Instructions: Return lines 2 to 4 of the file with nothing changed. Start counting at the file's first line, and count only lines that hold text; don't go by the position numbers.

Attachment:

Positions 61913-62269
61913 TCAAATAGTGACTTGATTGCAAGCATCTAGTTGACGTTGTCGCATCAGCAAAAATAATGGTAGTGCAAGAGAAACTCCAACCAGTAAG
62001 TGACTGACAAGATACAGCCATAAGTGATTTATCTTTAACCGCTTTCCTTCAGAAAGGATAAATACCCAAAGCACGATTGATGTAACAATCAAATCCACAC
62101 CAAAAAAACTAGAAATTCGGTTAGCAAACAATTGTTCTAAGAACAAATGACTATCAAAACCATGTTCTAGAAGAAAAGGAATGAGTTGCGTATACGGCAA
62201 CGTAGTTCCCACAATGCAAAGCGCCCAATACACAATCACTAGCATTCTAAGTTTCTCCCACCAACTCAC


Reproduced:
61913 TCAAATAGTGACTTGATTGCAAGCATCTAGTTGACGTTGTCGCATCAGCAAAAATAATGGTAGTGCAAGAGAAACTCCAACCAGTAAG
62001 TGACTGACAAGATACAGCCATAAGTGATTTATCTTTAACCGCTTTCCTTCAGAAAGGATAAATACCCAAAGCACGATTGATGTAACAATCAAATCCACAC
62101 CAAAAAAACTAGAAATTCGGTTAGCAAACAATTGTTCTAAGAACAAATGACTATCAAAACCATGTTCTAGAAGAAAAGGAATGAGTTGCGTATACGGCAA